They sat in their rooms in a Dubai hotel, each other to decide whether or not to travel to Lahore for the final of the Pakistan Super League’s second season. Dawid Malan and Chris Jordan had a decision to make on March 4, 2017.
They eventually decided to take the risk, putting their trust in the PCB’s extensive security protocols and becoming the second group of international players to visit Pakistan Super League since the 2009 attacks on Sri Lanka’s team bus. The game went off without a hitch, and their team, Peshawar Zalmi, easily won in front of over 22,000 fans.
“It was a fantastic occasion,” Malan recalled in Karachi on Saturday. “I don’t think any of us expected our visit to play such a significant role in the return of cricket to Pakistan. It’s a cricket-crazed country that has been without its star players for a long time… to play a small part in that has been very special.”
The trip lasted only 24 hours as the PSL took a tentative first step towards returning home after launching in the UAE the year before, but Malan and Jordan’s participation was hugely significant: they were the first England cricketers to play professionally in Pakistan since the 2005 tour, paving the way for others to follow.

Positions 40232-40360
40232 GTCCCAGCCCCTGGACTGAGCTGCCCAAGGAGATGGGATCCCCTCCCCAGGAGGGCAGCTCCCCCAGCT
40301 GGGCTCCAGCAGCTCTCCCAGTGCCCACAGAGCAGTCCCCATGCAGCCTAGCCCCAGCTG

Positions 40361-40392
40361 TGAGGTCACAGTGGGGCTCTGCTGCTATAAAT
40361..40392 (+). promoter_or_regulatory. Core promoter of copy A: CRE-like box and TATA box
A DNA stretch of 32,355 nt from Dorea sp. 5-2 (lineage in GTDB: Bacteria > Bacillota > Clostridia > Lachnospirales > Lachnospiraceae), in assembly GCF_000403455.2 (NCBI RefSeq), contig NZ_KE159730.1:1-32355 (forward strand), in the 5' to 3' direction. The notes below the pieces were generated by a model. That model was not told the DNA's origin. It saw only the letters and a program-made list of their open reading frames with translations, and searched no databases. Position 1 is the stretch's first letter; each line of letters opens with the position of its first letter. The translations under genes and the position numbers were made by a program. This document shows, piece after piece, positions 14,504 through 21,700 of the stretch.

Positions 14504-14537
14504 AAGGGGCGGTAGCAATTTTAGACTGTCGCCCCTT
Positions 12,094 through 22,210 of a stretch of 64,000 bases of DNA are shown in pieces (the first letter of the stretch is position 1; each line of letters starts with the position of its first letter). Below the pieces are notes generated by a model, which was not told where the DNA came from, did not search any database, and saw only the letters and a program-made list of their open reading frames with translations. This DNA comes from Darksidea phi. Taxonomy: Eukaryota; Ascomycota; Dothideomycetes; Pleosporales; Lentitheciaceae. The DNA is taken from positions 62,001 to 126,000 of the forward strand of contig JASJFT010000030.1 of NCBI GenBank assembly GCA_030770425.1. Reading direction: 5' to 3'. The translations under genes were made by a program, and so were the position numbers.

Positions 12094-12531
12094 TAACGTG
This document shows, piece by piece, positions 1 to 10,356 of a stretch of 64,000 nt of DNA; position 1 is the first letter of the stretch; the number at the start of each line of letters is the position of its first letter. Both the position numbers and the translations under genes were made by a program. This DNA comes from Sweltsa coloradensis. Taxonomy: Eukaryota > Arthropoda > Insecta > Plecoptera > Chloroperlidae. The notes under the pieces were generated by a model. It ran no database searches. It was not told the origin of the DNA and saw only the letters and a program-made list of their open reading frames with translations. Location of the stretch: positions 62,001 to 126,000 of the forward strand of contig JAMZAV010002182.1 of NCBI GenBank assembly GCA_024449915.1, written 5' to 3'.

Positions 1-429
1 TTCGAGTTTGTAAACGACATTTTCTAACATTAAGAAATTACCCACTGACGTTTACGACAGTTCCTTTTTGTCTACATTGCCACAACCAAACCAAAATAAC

The PSL is a popular product in its own right, widely regarded as the world’s second-best short-form league behind the IPL, but it has also served as a diplomatic vehicle to bring leading players back to Pakistan from England and elsewhere. As a result, boards can no longer conceal their players’ unwillingness to travel.
“It felt like a big push to get those international players involved,” Mickey Arthur, who coached Karachi Kings for the first four seasons of the PSL, recalled. “We needed people to come to Pakistan to help break down the barriers, and the PSL was instrumental in doing so. It certainly improved the perception of visiting Pakistan Super League.”